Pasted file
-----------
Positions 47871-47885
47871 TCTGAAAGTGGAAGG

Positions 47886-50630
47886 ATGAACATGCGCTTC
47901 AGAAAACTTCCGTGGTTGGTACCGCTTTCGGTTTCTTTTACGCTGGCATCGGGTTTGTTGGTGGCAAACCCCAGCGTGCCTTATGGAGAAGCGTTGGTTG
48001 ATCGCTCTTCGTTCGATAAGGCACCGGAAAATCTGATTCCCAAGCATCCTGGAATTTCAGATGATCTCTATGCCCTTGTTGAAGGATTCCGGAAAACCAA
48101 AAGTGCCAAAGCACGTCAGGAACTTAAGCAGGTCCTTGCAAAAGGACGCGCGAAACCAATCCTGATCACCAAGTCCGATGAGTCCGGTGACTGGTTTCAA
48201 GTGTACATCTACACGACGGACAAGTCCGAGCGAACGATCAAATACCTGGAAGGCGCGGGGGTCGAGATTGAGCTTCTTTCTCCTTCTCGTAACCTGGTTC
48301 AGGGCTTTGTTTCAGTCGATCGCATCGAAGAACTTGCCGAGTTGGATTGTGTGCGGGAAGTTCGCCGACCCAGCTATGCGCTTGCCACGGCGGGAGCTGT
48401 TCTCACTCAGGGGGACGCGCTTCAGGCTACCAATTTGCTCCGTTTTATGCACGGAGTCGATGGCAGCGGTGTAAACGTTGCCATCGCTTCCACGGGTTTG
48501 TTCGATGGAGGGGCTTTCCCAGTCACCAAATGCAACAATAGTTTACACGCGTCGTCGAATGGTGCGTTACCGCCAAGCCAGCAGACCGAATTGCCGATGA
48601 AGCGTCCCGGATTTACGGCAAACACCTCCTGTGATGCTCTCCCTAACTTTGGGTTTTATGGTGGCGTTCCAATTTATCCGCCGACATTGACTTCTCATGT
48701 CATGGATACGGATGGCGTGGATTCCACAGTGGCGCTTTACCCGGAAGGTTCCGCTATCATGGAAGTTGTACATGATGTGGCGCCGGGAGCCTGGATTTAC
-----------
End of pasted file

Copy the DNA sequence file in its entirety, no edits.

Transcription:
Positions 47871-47885
47871 TCTGAAAGTGGAAGG

Positions 47886-50630
47886 ATGAACATGCGCTTC
47901 AGAAAACTTCCGTGGTTGGTACCGCTTTCGGTTTCTTTTACGCTGGCATCGGGTTTGTTGGTGGCAAACCCCAGCGTGCCTTATGGAGAAGCGTTGGTTG
48001 ATCGCTCTTCGTTCGATAAGGCACCGGAAAATCTGATTCCCAAGCATCCTGGAATTTCAGATGATCTCTATGCCCTTGTTGAAGGATTCCGGAAAACCAA
48101 AAGTGCCAAAGCACGTCAGGAACTTAAGCAGGTCCTTGCAAAAGGACGCGCGAAACCAATCCTGATCACCAAGTCCGATGAGTCCGGTGACTGGTTTCAA
48201 GTGTACATCTACACGACGGACAAGTCCGAGCGAACGATCAAATACCTGGAAGGCGCGGGGGTCGAGATTGAGCTTCTTTCTCCTTCTCGTAACCTGGTTC
48301 AGGGCTTTGTTTCAGTCGATCGCATCGAAGAACTTGCCGAGTTGGATTGTGTGCGGGAAGTTCGCCGACCCAGCTATGCGCTTGCCACGGCGGGAGCTGT
48401 TCTCACTCAGGGGGACGCGCTTCAGGCTACCAATTTGCTCCGTTTTATGCACGGAGTCGATGGCAGCGGTGTAAACGTTGCCATCGCTTCCACGGGTTTG
48501 TTCGATGGAGGGGCTTTCCCAGTCACCAAATGCAACAATAGTTTACACGCGTCGTCGAATGGTGCGTTACCGCCAAGCCAGCAGACCGAATTGCCGATGA
48601 AGCGTCCCGGATTTACGGCAAACACCTCCTGTGATGCTCTCCCTAACTTTGGGTTTTATGGTGGCGTTCCAATTTATCCGCCGACATTGACTTCTCATGT
48701 CATGGATACGGATGGCGTGGATTCCACAGTGGCGCTTTACCCGGAAGGTTCCGCTATCATGGAAGTTGTACATGATGTGGCGCCGGGAGCCTGGATTTAC